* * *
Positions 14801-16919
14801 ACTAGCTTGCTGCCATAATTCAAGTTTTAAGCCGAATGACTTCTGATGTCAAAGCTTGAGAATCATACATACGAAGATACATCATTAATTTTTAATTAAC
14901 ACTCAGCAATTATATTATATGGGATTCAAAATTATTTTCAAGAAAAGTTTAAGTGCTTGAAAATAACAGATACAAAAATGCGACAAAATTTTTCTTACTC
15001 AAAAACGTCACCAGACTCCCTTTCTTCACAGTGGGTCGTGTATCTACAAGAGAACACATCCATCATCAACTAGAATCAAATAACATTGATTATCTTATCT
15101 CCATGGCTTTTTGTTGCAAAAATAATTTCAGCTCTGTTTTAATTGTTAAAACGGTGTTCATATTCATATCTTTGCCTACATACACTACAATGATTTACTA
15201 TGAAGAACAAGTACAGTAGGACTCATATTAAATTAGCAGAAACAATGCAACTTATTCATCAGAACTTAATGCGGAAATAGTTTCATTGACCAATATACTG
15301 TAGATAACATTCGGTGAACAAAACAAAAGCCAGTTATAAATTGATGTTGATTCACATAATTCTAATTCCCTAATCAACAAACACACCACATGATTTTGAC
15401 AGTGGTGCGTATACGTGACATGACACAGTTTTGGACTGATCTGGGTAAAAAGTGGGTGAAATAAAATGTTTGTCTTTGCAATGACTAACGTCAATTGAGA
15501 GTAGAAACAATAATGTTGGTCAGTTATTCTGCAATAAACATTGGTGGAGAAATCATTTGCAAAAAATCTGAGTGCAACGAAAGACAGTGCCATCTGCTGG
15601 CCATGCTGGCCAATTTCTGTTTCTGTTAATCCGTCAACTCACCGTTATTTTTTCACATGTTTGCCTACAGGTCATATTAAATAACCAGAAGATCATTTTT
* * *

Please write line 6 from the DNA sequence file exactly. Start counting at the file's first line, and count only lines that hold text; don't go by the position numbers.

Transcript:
15201 TGAAGAACAAGTACAGTAGGACTCATATTAAATTAGCAGAAACAATGCAACTTATTCATCAGAACTTAATGCGGAAATAGTTTCATTGACCAATATACTG